Amazon Halo health tracker debuts for $99.99, after new reports raise privacy concerns

Amazon made its new and related subscription service generally available for purchase in the U.S. on Monday morning, following recent reports highlighting concerns about the potential privacy implications of features such as to estimate body fat, and the ability to .

The device is available for $99.99, with six months of Halo membership included. It was previously available for $65 on an invitation-only basis under an early access program. 

In , the Washington Post called Halo “the most invasive tech we’ve ever tested.” This to send to Alex Azar, the U.S. Health and Human Services secretary, expressing “serious concerns regarding recent reports on the data collection practices of Amazon’s health-tracking bracelet.”

Amazon addresses privacy concerns . “We’ve built strict protection mechanisms for customers’ most sensitive data, like Body and Tone, by storing it locally on the customer’s phone by default, when possible, and deleting it after it’s processed,” it reads, in part. “In doing so, we ensure that Tone speech samples are never accessed and body scan images are only viewed by the customer—we do not use either dataset for improving our machine learning algorithms.”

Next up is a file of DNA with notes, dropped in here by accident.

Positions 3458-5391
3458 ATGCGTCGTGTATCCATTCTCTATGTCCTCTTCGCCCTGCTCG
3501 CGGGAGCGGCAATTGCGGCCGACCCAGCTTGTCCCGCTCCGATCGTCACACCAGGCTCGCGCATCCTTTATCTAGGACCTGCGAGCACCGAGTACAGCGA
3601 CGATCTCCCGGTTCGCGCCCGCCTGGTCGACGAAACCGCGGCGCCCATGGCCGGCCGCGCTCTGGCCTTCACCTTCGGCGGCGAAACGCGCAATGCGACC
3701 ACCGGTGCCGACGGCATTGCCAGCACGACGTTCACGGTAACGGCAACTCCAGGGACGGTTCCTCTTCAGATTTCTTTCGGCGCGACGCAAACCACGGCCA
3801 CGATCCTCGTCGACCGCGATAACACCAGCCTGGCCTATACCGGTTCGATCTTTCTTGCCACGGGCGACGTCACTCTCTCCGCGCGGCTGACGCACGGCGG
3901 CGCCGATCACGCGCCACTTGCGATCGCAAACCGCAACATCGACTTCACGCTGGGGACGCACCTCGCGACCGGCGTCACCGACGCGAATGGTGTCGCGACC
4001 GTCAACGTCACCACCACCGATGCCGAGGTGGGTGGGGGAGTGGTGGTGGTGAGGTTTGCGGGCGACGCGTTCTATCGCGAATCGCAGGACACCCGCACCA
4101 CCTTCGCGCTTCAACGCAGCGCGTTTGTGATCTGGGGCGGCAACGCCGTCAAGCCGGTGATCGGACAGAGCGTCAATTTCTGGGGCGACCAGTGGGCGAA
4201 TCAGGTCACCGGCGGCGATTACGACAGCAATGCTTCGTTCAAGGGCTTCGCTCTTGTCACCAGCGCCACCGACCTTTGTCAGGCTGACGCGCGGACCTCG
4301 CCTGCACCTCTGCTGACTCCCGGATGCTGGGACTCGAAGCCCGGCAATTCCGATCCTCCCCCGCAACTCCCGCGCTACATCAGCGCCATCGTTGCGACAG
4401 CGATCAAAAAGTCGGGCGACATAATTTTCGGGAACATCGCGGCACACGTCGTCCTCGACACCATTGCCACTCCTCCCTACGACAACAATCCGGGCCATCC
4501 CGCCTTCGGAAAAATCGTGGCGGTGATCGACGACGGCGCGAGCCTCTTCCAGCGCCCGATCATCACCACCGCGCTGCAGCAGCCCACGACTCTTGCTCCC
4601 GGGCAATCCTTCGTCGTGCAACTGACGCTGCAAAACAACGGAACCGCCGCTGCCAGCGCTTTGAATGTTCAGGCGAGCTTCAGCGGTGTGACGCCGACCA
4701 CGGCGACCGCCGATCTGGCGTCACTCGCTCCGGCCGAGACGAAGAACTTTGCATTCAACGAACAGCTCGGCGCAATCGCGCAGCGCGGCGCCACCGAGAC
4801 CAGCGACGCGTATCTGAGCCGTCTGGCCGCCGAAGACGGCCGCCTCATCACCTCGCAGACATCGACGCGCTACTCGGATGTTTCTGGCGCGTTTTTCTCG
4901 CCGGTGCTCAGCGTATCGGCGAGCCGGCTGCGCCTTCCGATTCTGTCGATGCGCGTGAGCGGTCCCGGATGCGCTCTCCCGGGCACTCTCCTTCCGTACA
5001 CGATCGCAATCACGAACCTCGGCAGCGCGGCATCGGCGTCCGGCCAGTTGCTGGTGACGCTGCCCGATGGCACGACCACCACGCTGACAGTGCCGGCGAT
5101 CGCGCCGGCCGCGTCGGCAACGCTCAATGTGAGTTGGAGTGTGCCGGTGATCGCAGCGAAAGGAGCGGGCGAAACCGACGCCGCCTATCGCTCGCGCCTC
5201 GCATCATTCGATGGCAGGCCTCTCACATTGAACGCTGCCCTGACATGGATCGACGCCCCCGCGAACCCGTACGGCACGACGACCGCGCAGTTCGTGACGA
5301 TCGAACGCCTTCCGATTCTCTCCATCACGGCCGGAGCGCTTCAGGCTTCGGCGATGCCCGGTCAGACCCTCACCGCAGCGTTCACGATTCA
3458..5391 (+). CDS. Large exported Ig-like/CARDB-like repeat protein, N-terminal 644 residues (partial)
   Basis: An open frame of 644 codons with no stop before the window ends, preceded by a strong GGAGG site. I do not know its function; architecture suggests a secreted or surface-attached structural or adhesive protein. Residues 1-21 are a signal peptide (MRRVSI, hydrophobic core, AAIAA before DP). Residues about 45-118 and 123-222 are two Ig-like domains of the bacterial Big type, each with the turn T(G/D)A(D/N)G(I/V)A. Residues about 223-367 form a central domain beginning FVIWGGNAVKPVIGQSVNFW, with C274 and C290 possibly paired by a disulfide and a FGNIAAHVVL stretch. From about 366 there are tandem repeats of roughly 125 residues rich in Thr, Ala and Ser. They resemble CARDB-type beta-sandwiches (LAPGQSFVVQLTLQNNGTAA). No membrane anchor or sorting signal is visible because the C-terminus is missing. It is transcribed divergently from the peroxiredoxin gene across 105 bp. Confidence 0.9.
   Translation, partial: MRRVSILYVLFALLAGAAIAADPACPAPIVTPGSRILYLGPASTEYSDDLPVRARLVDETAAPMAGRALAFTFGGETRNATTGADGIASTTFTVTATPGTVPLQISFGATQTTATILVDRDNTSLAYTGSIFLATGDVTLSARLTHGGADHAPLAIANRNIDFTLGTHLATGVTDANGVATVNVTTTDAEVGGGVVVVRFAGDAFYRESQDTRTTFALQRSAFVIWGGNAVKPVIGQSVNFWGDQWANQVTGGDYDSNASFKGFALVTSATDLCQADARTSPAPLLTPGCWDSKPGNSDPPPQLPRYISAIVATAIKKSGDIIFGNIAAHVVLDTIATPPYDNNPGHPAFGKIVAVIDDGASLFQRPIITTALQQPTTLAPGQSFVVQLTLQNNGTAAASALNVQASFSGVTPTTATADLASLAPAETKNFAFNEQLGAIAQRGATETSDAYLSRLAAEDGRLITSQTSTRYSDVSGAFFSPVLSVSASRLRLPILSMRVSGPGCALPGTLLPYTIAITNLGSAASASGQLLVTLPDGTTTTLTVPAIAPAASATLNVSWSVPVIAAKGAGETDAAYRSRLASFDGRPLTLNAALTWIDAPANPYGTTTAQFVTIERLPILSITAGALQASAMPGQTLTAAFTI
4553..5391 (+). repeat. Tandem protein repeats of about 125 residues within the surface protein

In a statement, Amazon notes that Body and Tone are both optional features, not required to use the product. The company says it’s reviewing Klobuchar’s letter and is in touch with her office to address any questions.

Among other safeguards, Halo users are required to establish a unique profile separate from their Amazon account, to avoid access by others in the same household.

The company says it has added new features based in part on feedback from early users, including on-demand workouts and “Insights” feature that can ‘connect the dots by highlighting interesting trends or patterns and offering next steps to better understand or change them,” writes Melissa Cha, vice president of Amazon Halo, .

The associated membership enables many of the signature features of the Halo service for $3.99/month. Amazon says the device and app will continue to track basic metrics of sleep time, heart rate and steps if someone decides not to renew after the six-month membership included with purchase.

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